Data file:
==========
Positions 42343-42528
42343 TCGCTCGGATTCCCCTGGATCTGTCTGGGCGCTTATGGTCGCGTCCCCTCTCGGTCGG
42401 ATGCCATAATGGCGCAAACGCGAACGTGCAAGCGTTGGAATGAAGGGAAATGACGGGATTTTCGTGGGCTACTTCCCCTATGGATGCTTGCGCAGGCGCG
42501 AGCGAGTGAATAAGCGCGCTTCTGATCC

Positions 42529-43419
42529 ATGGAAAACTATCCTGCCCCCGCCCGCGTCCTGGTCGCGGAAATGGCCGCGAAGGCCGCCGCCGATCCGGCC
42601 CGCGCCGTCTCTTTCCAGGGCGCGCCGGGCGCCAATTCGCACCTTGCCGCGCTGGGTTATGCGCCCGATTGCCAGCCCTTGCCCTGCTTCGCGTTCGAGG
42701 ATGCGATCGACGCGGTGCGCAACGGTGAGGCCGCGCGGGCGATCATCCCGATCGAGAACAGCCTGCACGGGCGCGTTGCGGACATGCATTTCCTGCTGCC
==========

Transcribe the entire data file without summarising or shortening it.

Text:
Positions 42343-42528
42343 TCGCTCGGATTCCCCTGGATCTGTCTGGGCGCTTATGGTCGCGTCCCCTCTCGGTCGG
42401 ATGCCATAATGGCGCAAACGCGAACGTGCAAGCGTTGGAATGAAGGGAAATGACGGGATTTTCGTGGGCTACTTCCCCTATGGATGCTTGCGCAGGCGCG
42501 AGCGAGTGAATAAGCGCGCTTCTGATCC

Positions 42529-43419
42529 ATGGAAAACTATCCTGCCCCCGCCCGCGTCCTGGTCGCGGAAATGGCCGCGAAGGCCGCCGCCGATCCGGCC
42601 CGCGCCGTCTCTTTCCAGGGCGCGCCGGGCGCCAATTCGCACCTTGCCGCGCTGGGTTATGCGCCCGATTGCCAGCCCTTGCCCTGCTTCGCGTTCGAGG
42701 ATGCGATCGACGCGGTGCGCAACGGTGAGGCCGCGCGGGCGATCATCCCGATCGAGAACAGCCTGCACGGGCGCGTTGCGGACATGCATTTCCTGCTGCC